[trigger-warning for anti-queer violence]
NCAVP Monthly Update: Reports of violence affecting LGBTQH communities in December 2011
The National Coalition of Anti-Violence Programs (NCAVP) is concerned by reports of violence impacting lesbian, gay, bisexual, transgender, queer, and HIV-affected (LGBTQH) communities across the United States and Canada since late November 2011. 13 reported incidents of violence have occurred in California, Georgia, Iowa, Louisiana, Missouri, Montréal, Quebec, North Carolina, Ohio, Tennessee, Washington, DC, Washington State, and Wisconsin.
NCAVP is providing all information available regarding these reports and is not responsible for the complete accuracy of the specific details pertinent to allegations, police investigations, and criminal trials. Initial reports of these incidents come from media reports of LGBTQH violence and not direct service provision from NCAVP member programs. NCAVP has reached out to local organizations in these areas and is offering assistance to support their anti-violence efforts.
November 26, 2011
: New Orleans police found Brenting Dolliole, a 23 year old gender non-conforming person, beaten to death
in New Orleans, Louisiana
. Investigators believe Dolliole died as a result of severe head trauma. New Orleans police have named Corey Kennedy, 24, as a person of interest
but not a suspect in their homicide investigation. Local LGBTQ organization BreakOUT!
held a vigil on Thursday, January 5th
in honor of Dolliole and Githe Goines
, 23, a transgender woman killed in New Orleans in late December.
December 2, 2011:
A gay couple woke up to find threats and anti-gay slurs
including “Move or Die” and “Die” spray painted on their home in Columbus, Ohio
. The homeowners suspect that the vandalism was in response to a heated meeting among members of their condo association the day before. The local Strategic Response Bureau is investigating the incident as a misdemeanor due to its threatening message. The couple has stated that they now fear for their safety. NCAVP member program, Buckeye Region Anti-Violence Organization (BRAVO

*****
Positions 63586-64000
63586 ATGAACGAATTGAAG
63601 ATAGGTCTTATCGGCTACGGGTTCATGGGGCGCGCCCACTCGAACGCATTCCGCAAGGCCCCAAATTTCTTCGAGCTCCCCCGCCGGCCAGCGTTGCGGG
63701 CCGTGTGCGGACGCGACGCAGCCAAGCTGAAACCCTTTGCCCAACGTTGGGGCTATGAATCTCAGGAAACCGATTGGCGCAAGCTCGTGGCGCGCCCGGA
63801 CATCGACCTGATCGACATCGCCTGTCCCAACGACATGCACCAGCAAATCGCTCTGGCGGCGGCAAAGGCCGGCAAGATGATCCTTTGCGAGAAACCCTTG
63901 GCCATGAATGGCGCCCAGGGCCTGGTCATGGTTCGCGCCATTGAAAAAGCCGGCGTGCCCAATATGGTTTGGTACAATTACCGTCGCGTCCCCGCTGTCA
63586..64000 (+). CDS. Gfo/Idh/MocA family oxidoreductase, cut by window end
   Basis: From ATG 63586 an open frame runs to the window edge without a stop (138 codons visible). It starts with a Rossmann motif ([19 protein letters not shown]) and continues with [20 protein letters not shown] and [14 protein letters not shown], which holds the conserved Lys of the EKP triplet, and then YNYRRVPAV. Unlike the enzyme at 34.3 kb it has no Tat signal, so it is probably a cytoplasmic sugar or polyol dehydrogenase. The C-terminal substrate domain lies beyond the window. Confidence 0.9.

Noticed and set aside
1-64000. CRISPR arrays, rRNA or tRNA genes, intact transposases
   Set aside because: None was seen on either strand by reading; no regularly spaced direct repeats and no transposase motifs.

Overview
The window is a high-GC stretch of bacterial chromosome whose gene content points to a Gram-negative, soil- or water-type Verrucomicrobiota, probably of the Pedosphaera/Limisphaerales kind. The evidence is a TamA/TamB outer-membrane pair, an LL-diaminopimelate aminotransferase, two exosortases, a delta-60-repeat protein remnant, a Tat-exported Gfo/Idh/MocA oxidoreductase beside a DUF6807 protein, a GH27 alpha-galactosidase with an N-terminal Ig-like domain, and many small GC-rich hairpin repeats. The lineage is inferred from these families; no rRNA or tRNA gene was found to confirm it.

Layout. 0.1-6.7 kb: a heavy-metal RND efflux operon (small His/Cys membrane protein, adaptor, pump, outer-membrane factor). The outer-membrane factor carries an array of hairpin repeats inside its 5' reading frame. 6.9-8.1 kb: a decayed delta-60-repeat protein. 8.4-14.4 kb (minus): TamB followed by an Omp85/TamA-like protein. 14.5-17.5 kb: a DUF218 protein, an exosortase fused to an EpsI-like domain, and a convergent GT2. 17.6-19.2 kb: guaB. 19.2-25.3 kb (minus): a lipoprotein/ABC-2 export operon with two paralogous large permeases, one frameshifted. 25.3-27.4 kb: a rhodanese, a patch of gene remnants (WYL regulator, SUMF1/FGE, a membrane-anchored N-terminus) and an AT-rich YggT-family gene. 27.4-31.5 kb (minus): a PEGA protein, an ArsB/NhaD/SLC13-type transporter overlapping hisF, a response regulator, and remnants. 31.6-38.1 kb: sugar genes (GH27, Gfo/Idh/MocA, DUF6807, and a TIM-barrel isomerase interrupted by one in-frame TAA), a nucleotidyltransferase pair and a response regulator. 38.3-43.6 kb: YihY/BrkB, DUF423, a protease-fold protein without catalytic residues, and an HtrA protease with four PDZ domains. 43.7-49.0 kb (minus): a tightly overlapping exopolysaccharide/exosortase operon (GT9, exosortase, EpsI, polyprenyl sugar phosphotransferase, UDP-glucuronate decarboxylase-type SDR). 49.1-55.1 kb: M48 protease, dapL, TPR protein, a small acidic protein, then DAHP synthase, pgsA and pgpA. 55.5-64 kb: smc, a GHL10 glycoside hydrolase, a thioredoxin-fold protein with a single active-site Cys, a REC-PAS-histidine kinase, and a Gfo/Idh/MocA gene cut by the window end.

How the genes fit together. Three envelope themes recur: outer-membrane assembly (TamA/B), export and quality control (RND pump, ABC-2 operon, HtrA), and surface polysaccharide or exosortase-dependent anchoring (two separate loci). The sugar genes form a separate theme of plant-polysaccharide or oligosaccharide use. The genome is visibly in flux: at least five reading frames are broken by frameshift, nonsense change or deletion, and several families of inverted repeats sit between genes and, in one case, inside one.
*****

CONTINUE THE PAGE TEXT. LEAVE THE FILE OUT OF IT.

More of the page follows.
), has been in contact with the couple and is providing police and court system advocacy in response to this incident.
December 2, 2011: An unnamed Public Works employee approached a transgender woman and grabbed her wig off her head at Z’s Bar inDes Moines, Iowa. A witness recounted that when another bar patron tried to confront the man following the incident, the man hit her. According to local news reports, the bar’s manager suspected that the man committed the act of harassment to win a $100 bet among city employee colleagues at an annual party at the venue. The woman who was harassed did not file a police report because she did not want to reveal her name. Following this incident, Public Works Director Bill Stowe announced that the employee would receive, “appropriate disciplinary action,” and a Public Works supervisor apologized to Z’s Bar for the incident.
December 7, 2011: Jacob Rogers, a senior at Cheatham County High School in Ashland City, Tennessee, completed suicide after enduring severe anti-gay bullying by classmates for years. Rogers’ closest friend, Kaelynn, reported that Rogers sought help from his school. School officials say they were only aware of one incident and believed the bullying had been getting better. LGBTQH bloggersTowleroad, Slog and Joe.My.God, successfully raised $5,000 to support Rogers’ family to pay for funeral expenses. The bloggers announced that the remaining donations will be distributed between the Gay, Lesbian and Straight Education Network, Trevor Project,American Civil Liberties Union and It Gets Better Project.
December 11, 2011: William Adam Lane, 22, confronted a lesbian couple with profane, derogatory comments about the couple’s sexuality after he saw them embrace in Bellingham, Washington. Lane then smashed in the rear window of the couple’s car before he was pinned to the ground by one of the women. Police said they believe Lane was intoxicated at the time of the incident. Local law enforcement are investigating this incident as malicious harassment and a hate crime. The unnamed couple, 23 and 30, were reportedly not hurt by the incident.
December 12, 2011
: Montréal, Quebec
boutique owner, Ghislain Rousseau, was closing his store when a woman banged on the window and tried to smash it in
with her foot as she yelled, “this is a f—king faggot store!”. Rousseau stopped the woman from attacking his store and shortly after two police officers arrived at the scene. The city held a public council meeting to address violence in Montréal’s gay village where the mayor committed to improving the neighborhood’s lighting and increasing its police presence.
December 13, 2011: Pro Shots
, a shooting range in Winston-Salem, North Carolina
, put up a billboard that reads “Pansies Converted Daily
” with an image of a target sign and a rifle. Equality North Carolina has condemned
this message as “veiled homophobic hate speech.” NCAVP member program, Rainbow Community Cares
, also released a statement denouncing
this advertisement as supporting violence against LGBTQ people. Pro Shots responded by announcing that they will take the billboard down.
December 14, 2011
: Two men yelled homophobic slurs and attacked
an unnamed man, 22, in Athens, Georgia